Thursday, January 28, 2016

The Health of the Ocean

Take a deep breath. Now take another deep breath. The oxygen you inhaled for your second breath came from the ocean. The ocean is a gift to all of us as it provides 70% of the world’s oxygen according to National Geographic. Specifically, phytoplankton, tiny organisms found at the water’s surface, are responsible for producing much of the air we breathe. As you can see, the health of the ocean directly affects us and, unfortunately, the ocean is under the weather.

Our planet is warming, with 2015 officially the hottest year ever recorded. A warming planet leads to a warming ocean, which leads to many harmful and life threatening affects. These affects include, coral bleaching or ‘whitening’ of coral, rising ocean temperatures, and ocean acidification. The ocean has already lost around 40% of its coral reefs. Coral reefs are vitally important for the ocean ecosystem, supporting a quarter of all marine life. Loss of coral reefs affects the ocean’s food chain and the food supply for many nations who depend on the fishing industry.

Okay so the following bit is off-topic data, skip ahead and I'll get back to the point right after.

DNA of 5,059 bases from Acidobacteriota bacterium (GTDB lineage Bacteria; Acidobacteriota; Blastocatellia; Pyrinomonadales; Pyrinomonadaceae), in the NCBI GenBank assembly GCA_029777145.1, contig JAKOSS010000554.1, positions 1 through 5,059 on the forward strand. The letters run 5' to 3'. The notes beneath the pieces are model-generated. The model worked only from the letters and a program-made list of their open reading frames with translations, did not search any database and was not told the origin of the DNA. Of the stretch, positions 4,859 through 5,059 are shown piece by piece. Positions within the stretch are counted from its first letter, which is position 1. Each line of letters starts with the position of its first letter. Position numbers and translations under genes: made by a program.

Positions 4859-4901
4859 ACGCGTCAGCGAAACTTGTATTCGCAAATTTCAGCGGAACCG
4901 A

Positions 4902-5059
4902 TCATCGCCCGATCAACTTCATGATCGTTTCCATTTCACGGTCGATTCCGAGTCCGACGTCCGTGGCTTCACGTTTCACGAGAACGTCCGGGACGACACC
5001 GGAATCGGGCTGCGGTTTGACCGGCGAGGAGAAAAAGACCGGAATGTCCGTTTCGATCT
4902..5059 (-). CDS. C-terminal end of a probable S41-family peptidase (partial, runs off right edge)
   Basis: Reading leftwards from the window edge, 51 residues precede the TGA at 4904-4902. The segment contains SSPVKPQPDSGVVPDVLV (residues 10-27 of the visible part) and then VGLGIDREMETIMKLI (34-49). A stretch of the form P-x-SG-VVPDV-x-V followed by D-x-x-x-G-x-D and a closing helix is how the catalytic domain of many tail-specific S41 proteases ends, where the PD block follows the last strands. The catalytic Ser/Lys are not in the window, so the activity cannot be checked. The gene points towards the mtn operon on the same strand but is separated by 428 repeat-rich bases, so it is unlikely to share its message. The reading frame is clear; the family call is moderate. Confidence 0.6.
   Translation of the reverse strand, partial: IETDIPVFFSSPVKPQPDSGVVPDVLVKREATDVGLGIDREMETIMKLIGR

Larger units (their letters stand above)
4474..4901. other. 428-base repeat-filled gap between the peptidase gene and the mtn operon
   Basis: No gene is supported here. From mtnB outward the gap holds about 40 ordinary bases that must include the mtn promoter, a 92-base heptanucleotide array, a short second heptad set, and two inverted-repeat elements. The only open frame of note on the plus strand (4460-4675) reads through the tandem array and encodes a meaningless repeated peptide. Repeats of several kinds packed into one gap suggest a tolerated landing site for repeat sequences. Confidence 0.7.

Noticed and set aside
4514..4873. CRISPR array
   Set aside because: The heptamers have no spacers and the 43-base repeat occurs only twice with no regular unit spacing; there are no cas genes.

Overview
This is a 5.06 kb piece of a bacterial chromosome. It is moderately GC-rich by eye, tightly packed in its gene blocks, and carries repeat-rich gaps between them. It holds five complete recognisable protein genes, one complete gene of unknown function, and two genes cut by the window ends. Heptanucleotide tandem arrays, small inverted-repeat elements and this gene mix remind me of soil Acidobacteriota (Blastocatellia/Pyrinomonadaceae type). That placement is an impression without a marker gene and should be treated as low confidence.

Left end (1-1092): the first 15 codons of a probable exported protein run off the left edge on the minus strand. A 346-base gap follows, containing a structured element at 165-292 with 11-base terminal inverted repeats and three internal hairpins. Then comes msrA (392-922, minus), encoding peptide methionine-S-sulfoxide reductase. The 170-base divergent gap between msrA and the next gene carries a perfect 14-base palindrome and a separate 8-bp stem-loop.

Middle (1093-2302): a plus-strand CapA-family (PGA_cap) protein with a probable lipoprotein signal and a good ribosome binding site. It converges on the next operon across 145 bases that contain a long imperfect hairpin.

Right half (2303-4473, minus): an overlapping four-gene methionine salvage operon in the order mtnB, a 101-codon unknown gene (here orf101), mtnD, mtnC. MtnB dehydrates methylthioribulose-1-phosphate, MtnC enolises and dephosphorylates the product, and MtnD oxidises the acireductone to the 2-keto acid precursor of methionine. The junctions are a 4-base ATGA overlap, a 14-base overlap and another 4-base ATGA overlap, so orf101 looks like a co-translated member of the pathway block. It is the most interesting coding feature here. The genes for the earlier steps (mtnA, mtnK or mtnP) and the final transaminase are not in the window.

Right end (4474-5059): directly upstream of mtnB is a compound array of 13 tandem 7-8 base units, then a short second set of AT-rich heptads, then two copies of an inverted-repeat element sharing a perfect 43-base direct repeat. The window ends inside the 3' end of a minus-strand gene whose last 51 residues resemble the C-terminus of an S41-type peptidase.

Researchers have also found that the ocean is absorbing over 90% of heat energy generated by manmade greenhouse gas emissions.  This accelerates the warming of the waters and warm water holds less oxygen.

As more carbon dioxide is spewed into the atmosphere, the ocean is becoming more acidic. The increase of carbon dioxide in the atmosphere is being absorbed by the ocean and converted into carbonic acid, creating a highly acidic ocean. This increase in acidity is threatening the ocean, especially shellfish. Studies have shown that the shells of tiny snails are dissolving because of the amount of acid in the water.

Although the future may look grim and the issues seem too manage, we can and must be a part of the solution. Our everyday actions greatly impact our planet and the ocean. From the food we eat to the amount we drive. It is important to share information about solutions with family, friends, co-workers, on social media, and as far and wide as you can. If you are already using reusable water bottles, bags, and utensils, take it to the next level - drive less, eat less meat, get involved in your local community and with politics.

When Mother Nature is sick, it is our duty to nurse her back to health. As Cindy Zipf, Executive Director of Clean Ocean Action, once said, “What’s not to love about the ocean? It’s resilient. If you give the ocean a chance to heal, it can come back. That’s a powerful message for all of us.’’

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